A.P. Moller-Maersk and The Ocean Cleanup have extended and expanded their relationship with a new three-year partnership.
The Ocean Cleanup’s mission is to develop advanced technologies to rid the world’s oceans of plastic. To achieve this goal, it aims to stop the inflow from rivers and clean up what has already accumulated in the ocean. Its ultimate goal is reaching a 90 percent reduction of floating ocean plastic by 2040.
Maersk said as a responsible maritime operator, it is committed to ensuring that the oceans can remain a healthy environment for generations to come. That’s behind the action to broaden the partnership agreement initiated back in 2018.
“Besides Maersk Supply Service support with vessel operations and offshore project management, Maersk will now support The Ocean Cleanup with logistics end-to-end handling services, ranging from worldwide shipment from different locations to airfreight, container and special transport, customs clearance and warehouse and storage management,” Mette Refshauge, vice president of corporate communications and sustainability at Maersk, said.
“We will have a transport and supply chain manager fully embedded in The Ocean Cleanup’s office in Rotterdam,” Refshauge added. “That program manager will serve as the single channel for them to engage with the full range of Maersk’s supply chain and transport services globally, and will help The Ocean Cleanup to develop its own supply chain management capacity over time.”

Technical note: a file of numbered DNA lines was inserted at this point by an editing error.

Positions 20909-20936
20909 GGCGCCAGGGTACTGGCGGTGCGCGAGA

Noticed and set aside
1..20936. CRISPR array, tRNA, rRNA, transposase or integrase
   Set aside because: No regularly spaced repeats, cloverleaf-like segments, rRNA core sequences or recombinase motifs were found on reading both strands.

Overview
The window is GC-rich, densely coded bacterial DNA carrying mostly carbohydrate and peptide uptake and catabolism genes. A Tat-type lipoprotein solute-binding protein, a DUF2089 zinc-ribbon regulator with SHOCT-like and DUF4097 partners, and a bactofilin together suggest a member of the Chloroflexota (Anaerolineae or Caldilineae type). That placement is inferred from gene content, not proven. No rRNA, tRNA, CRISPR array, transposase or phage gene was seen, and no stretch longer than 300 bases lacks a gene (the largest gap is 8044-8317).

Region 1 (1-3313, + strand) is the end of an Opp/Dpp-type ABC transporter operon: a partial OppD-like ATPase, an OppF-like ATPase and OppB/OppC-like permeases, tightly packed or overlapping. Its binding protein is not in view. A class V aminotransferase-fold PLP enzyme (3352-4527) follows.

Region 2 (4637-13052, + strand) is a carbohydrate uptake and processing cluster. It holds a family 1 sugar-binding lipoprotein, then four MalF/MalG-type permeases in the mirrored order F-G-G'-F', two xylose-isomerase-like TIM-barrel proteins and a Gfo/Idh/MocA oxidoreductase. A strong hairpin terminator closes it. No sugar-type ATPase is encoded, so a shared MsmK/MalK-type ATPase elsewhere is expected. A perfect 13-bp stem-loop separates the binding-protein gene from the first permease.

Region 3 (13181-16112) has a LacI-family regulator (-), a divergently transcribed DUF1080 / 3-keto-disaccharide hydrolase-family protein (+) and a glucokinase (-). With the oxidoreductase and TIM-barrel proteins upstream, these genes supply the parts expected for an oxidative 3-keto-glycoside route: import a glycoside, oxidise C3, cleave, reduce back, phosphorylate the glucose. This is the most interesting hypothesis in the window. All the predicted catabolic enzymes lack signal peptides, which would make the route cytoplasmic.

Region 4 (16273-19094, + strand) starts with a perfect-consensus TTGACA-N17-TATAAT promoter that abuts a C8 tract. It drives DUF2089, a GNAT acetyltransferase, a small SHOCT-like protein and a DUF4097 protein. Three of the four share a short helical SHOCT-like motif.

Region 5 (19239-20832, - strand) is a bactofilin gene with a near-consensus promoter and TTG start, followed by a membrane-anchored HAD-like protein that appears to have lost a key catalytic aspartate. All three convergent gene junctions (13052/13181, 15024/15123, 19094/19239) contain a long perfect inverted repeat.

As part of the partnership agreement, Maersk will also assist The Ocean Cleanup in deploying scientific sensor technology aboard Maersk’s own fleet to map plastic floating in the oceans and help the organization have a better understanding of the severity of the problem they are working to solve.
“What better way to map the oceans than to harness one of the world’s largest fleets?” asked Robin Townley, head of special project logistics at Maersk.
Lonneke Holierhoek, director of science and operations at The Ocean Cleanup, said Maersk’s support over the past three years has been invaluable to furthering Ocean Cleanup’s mission. Holierhoek said strengthening end-to-end logistics service “will not only help us clean more plastic from the ocean, but it will help us to effectively deploy more Interceptors river cleaning systems and develop our next products made of certified plastic from the Great Pacific Garbage Patch.”
In 2019, Ocean Cleanup launched the Interceptor to extract plastic in rivers before reaching the ocean. Founded in 2013 by Boyan Slat, The Ocean Cleanup now employs approximately 95 engineers and researchers. The Dutch foundation is headquartered in Rotterdam.
National Geographic defines the Great Pacific Garbage Patch as a collection of marine debris in the North Pacific Ocean. Also known as the Pacific trash vortex, it spans waters from the West Coast of North America to Japan.